Using Facebook, Skype, YouTube and other media, allows the team to schedule meetings and exchange workouts and other fitness and health related information.  Team Success also has upcoming events including meetings with a chef, personal trainer, and acupuncturist. The group is on its way to making 1,000,000 steps by Nov.15, and many of the group members are losing weight and reaching their fitness goals.

“Overall this team involves participation and reaching goals in fitness, weight loss, stress management, support, and flexibility – nurturing an overall feeling of accomplishment as we go. I love team success!” says Kathleen.

Did You Know? Improve Cardiovascular Health with Aerobic Exercise

Did you know….that in order to reap the most health benefits from exercise, your intensity should generally be at a low to moderate level, focusing on aerobic exercise?

Aerobic exercise is a continuous activity that utilizes large muscle groups over an extended period of time. The primary energy sources to complete such a task are oxygen and fat stores, so you lose weight by burning the most calories.

Balance, however, is important. Overdoing it can increase your risk of injury and burnout.

If you’re new to regular exercise and physical activity, you may need to start at a low intensity and gradually ramp up.

Tucson Medical Center’s cardiac rehabilitation center has an exercise program available, with a doctor’s referral, to employees and the community at large for a nominal $25 a month. To qualify for the program, which is designed to help people head off coronary artery disease, participants must have a risk factor for heart disease, whether that be obesity, smoking, stress, diabetes, high cholesterol , high blood pressure or a family history of heart disease.

Participants may use a variety of equipment, from treadmills to recumbent bicycles and weight training machines. Time slots for workouts are during the clinic’s regular hours of operation.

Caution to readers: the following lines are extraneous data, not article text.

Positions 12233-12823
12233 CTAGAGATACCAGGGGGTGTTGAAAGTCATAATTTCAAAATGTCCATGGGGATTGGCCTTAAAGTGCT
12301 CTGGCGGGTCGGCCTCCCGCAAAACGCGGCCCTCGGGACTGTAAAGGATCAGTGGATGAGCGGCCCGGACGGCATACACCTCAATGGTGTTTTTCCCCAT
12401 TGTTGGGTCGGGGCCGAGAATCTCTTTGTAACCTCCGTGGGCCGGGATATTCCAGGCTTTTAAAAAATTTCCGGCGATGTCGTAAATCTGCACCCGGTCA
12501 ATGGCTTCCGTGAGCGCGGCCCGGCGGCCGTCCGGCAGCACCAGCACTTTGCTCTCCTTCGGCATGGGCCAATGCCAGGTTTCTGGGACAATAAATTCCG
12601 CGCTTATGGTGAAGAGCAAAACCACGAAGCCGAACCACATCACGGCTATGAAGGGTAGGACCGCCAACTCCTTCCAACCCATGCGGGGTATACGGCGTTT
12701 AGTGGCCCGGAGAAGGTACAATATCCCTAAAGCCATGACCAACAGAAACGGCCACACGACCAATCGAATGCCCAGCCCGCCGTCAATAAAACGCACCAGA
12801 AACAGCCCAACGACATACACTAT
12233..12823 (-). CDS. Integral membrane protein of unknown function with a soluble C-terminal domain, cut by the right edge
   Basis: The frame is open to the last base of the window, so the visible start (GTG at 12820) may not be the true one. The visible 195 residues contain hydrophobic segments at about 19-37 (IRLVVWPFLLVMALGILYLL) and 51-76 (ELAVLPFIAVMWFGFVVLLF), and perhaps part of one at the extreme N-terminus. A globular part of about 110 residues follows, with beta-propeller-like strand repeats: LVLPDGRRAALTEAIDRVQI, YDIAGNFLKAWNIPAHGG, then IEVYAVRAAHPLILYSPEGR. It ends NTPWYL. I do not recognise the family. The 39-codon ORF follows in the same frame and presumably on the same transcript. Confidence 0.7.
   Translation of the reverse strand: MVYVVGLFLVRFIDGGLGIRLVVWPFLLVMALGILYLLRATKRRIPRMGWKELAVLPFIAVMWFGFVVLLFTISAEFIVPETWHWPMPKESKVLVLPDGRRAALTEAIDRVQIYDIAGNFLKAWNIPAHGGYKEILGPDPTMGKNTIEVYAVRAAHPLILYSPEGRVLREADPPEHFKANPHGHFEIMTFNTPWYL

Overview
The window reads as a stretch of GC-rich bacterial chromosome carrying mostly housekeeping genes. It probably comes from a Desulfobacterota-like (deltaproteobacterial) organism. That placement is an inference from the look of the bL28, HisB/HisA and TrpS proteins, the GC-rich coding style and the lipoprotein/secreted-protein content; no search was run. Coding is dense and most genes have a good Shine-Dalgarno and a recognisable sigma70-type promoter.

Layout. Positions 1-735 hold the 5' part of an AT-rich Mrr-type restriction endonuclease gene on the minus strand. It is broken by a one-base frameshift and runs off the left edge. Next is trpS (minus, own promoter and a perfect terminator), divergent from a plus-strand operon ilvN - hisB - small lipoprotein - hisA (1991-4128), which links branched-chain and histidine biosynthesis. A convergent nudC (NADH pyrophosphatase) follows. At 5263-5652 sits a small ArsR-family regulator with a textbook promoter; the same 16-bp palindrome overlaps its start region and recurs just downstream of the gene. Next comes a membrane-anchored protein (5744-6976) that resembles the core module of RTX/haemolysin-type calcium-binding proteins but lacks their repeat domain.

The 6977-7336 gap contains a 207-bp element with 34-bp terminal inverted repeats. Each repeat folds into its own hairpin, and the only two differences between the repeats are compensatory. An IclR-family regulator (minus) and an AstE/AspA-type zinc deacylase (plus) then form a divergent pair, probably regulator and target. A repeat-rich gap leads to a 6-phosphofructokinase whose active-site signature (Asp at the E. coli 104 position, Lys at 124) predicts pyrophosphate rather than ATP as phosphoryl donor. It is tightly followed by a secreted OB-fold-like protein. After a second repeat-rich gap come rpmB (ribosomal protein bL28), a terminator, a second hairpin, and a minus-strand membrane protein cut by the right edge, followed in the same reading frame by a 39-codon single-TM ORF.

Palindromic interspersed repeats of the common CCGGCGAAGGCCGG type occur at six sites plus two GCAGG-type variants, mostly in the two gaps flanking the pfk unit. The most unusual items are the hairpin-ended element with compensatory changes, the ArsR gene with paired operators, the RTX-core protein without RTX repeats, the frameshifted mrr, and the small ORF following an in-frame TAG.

While gyms are a fine option for many people, the cardiac rehabilitation center offers another level of expertise, said supervisor Mark Gaxiola.

Clinical staff, including registered nurses and physical therapists, are on hand to not only help prescribe an effective and safe exercise prescription, but to be there in case anyone becomes symptomatic. Because the facility is in a clinic, staff can check blood pressures and blood sugars and then decide whether further treatment is needed at an urgent care or the emergency room dictated on the symptoms at hand.

“Peace of mind is important,” Gaxiola said. “You won’t find the same commitment or experience and licensures that we carry in a regular gym environment.”

TMC Athletes: Employee Loses Nearly Half Her Body Weight: “This is the best thing I’ve ever done.”

For Barbara Philipp, obesity was nearly a lifelong struggle.

Various weight loss support programs didn’t work, and the weight piled on even faster during the grief-filled time after her mother died.

Topping out at 385 pounds on a 5’10” frame, the 54-year-old medical transcriptionist at Tucson Medical Center faced many painful moments: needing an extra seat belt when flying, having strangers evaluate what was in her shopping cart, dealing with stares.

The final straw, though, was when she realized she could barely walk from her car in the parking lot to the front door of her apartment without needing oxygen.

Philipp’s story, however, is one of victory, continuing a series that features TMC athletes in a nod to the Olympics season and demonstrates the multitude of ways to embrace an active lifestyle.

Two years ago, Philipp decided she’d had it. After consulting with her doctor, it was determined she would be a good candidate for bariatric surgery, which limits the amount people can eat and reduces the absorption of nutrients.